I've been an admirer of John Lill's playing since as a student I bought his recordings of the Beethoven piano sonatas on cassette. I've seen him play live once or twice, though not for some years, but he's currently on his 70th. birthday tour and was performing here in Edinburgh at the Usher Hall* last night, so I couldn't miss the chance to go and see him again.
He was playing Brahms' Piano Concerto No. 1 with the RSNO, and his enormous power - very focused, very direct, intense, and supremely eloquent - was quite electrifying.
Glasgow people, I think there are still tickets left for the Royal Concert Hall and the same programme tonight (Saturday), so snap them up if you can. Anyone else who's interested, you might like to hear John Lill's Desert Island Discs recorded a few years ago.
*The painting of the Hall is by Stanley Cursiter.
Edited to add: I haven't found a review of Friday's concert, but here is one of Saturday's, and, as you'll see, its writer shares my enthusiasm.
Dates for your diary: from 19th. July to 19th. October, the Scottish National Gallery of Modern Art will be staging an exhibition of American Impressionism, including works by Mary Cassatt, John Singer Sargent and James McNeill Whistler.
The lovely picture above is Eleanor by Frank Weston Benson, the subject being the artist's daughter.
We popped into Centotre for some mid-morning refreshment yesterday, and I tried the Amalfi lemon, orange, cinnamon and rosemary infusion - delicious! A peep inside the pot revealed a couple of slices of both lemon and orange, two fat cinnamon sticks (you could re-use them) and a generous quantity of rosemary sprigs. Definitely one to try at home, sweetened with honey if you like.
Mary asked the other day whether the J.D. Fergusson exhibition at the Scottish National Gallery of Modern Art was worth the price of a plane ticket north.
I've seen it now and I can say "Yes!", emphatically, "yes!"
This is the third in the Gallery's Scottish Colourist series after Cadell and Peploe over the last two years. It looks as though we are not to get a Hunter show, so take this chance to see Fergusson - it's on until mid-June - and prepare to be impressed.
I say that because I was less familiar with his work than with that of Cadell and Peploe, so perhaps was more susceptible to being bowled over by his range and the sheer energy of his pieces, but bowled over I was. There are around 100 works on show, sculptures as well as paintings, and they include still lifes, landscapes, portraits, nudes, and even pictures from his brief time as a war artist*. With virtually no formal training, Fergusson absorbed Impressionism, Fauvism and even Vorticism to startling effect, and in the course of a long life spent mostly in France or his native Scotland, produced work which " ... is a deep and pure expression of his immense love of life. Endowed with a rare plastic feeling, almost sculptural in its quality. He joined with it an exceptional sense of colour, outspoken, ringing colours, rich and splendid in their very substance."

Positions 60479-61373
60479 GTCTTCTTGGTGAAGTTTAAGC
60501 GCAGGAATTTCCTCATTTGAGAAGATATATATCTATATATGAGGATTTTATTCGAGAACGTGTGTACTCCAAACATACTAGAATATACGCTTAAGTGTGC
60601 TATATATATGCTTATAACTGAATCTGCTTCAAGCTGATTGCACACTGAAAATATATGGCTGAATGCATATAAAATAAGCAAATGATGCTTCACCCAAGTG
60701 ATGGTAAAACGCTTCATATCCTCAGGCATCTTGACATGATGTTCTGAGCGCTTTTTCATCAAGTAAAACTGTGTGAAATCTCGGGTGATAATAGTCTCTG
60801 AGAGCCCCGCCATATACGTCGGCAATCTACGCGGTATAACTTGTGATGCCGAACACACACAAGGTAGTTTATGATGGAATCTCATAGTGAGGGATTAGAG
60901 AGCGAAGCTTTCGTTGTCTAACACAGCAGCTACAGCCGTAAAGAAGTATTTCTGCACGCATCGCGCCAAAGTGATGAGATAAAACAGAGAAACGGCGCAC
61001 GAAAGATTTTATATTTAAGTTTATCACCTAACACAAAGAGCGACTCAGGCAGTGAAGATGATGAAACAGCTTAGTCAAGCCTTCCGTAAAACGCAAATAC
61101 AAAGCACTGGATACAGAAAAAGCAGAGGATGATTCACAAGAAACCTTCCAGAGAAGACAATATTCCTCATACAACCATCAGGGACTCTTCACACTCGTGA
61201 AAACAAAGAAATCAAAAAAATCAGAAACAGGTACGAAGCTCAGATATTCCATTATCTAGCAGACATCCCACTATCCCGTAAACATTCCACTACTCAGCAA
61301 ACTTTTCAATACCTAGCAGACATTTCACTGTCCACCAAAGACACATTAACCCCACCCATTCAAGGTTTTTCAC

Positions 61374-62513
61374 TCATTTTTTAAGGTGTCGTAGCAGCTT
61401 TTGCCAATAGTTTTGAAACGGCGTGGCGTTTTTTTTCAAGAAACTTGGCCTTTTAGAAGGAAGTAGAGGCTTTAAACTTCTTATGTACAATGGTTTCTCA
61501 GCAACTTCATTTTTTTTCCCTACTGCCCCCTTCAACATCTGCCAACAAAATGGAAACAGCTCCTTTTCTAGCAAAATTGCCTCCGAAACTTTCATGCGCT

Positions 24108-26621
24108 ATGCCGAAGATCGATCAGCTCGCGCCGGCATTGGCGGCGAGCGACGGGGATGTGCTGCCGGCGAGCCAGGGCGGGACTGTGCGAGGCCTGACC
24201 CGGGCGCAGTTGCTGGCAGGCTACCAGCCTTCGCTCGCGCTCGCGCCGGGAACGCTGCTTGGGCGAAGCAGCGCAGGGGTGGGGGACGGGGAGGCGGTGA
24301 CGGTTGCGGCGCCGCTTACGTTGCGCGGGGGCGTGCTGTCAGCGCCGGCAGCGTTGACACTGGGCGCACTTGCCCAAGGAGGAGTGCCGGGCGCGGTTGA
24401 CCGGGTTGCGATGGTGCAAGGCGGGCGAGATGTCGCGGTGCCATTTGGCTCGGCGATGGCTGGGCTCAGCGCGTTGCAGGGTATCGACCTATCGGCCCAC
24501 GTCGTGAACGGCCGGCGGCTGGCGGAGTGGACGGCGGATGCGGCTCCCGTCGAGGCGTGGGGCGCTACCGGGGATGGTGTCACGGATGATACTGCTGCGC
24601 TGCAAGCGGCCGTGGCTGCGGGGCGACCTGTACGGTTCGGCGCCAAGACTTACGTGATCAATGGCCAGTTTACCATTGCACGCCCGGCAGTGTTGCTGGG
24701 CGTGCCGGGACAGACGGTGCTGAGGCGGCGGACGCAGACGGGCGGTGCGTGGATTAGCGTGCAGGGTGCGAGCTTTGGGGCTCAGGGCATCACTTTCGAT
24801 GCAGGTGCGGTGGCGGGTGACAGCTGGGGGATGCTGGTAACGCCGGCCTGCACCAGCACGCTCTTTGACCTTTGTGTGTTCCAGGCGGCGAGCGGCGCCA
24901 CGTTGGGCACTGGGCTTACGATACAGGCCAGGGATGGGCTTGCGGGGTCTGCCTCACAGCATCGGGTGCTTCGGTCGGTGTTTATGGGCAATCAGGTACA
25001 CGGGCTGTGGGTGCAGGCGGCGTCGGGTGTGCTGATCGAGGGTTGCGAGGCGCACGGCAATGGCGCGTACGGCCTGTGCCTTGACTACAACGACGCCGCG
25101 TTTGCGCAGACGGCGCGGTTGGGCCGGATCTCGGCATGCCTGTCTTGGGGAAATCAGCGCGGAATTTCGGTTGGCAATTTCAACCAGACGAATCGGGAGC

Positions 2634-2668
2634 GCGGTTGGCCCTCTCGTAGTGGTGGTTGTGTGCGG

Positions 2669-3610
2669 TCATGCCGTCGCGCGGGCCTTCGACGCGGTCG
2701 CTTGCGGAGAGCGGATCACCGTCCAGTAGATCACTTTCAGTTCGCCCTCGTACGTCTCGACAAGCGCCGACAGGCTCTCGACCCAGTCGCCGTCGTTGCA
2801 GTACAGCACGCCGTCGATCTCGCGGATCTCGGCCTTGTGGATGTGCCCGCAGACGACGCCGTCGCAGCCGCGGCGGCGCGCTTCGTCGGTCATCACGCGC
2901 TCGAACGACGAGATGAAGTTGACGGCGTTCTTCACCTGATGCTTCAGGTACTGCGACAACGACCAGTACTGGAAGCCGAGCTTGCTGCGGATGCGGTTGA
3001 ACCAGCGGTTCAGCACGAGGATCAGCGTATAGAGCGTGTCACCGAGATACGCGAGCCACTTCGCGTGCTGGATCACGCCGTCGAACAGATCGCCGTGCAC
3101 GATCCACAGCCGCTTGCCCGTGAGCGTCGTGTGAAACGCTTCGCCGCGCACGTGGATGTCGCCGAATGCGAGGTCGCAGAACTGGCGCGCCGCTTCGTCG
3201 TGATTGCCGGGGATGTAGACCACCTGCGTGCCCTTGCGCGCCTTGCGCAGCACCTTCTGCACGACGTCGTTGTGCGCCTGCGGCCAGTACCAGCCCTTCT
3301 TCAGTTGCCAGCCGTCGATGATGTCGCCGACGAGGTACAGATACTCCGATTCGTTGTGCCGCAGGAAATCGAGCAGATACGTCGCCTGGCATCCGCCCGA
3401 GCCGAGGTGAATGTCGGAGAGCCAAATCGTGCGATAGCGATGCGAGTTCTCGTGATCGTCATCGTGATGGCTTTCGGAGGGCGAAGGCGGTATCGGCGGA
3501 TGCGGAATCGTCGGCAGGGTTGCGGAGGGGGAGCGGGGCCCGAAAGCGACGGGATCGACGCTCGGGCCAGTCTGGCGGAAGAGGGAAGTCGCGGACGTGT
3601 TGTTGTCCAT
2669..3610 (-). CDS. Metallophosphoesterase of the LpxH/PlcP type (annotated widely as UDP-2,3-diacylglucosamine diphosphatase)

Click here to see some of the exhibition highlights (though those tiny images do not do justice to the real things), and here to see a short related film, then please come back tomorrow when I'll have a little something to give away.
*When reporting for duty he admitted that he really did not like khaki, and the interviewing colonel said - in all seriousness - "we can't do anything about that, but what about the Navy?" As blue was Fergusson's favourite colour (good man!), a succesful posting ensued.
It can often take a visitor to help you discover your own city - all too often we don't know what is on our own doorstep - and here's a case in point as Rose has been up in Edinburgh for a weekend and has packed a lot into her short trip, taking in some places I've never been to.
Rose has kindly let me post some of the highlights here for future reference for all of us, residents and tourists alike, so here are a few 'Edinburgh signposts':
Lunch at The Balmoral Bar (to which I've been only once, for a smart book launch), and a suitably Scottish dish of Haggis, Neeps and Tatties and Whisky Cream, and again Rose commends the service. For those keen to sample the Scottish national drink, the Balmoral has "a signature whisky bar", Scotch, with over 400 single malts and blends to try - and don't blame me if you come out fou.
Many thanks, Rose, and I hope you'll come again soon!
Yesterday I was at the Scottish Parliament to attend the stitchers' preview of The Great Tapestry of Scotland. As you may know if you've followed fairly recent posts here, I am a member of the group which stitched the 1914-1918 War panel, and while we've spent many months working on our piece, and have seen a few other panels in various stages of completion at preview events, yesterday was the first opportunity we've had to see the Tapestry in its entirety.
It is a stunning thing: 143m long (so 70m longer than the Bayeux Tapestry), the work of 1,000 stitchers from across Scotland, the product of countless hours of painstaking embroidery, and a representation of 12,000 years of a country's history (read the news story here). Yesterday we all stood and looked in awe and admiration at the concept and its execution in finished form, from its striking design by artist Andrew Crummy to interpretative needlework of the highest standard.
There was so much to take in on a comparatively brief viewing, and my pictures were hastily taken and are not in order, but I've put most of them* in an album which you can access by clicking here or on the image over there in the righthand sidebar (and once in you can click on each picture to enlarge it), so that should give an idea of the piece. Of course, it's still effectively a work-in-progress as panels can be added as events in Scotland's present and future dictate. Andy Murray's Wimbledon win was stitched in at the last minute (we were watching him take the title as we completed our panel), and doubtless next year's Commonwealth Games in Glasgow will feature in a dedicated panel in due course.
As to the Tapestry itself, it will go on tour in Scotland and the rest of the UK, then to America and Canada, and then - it is hoped - it will find a permanent home, so do see it if you can; as someone who played a small part in its making, I'd like to say that it was a privilege and a pleasure to be involved.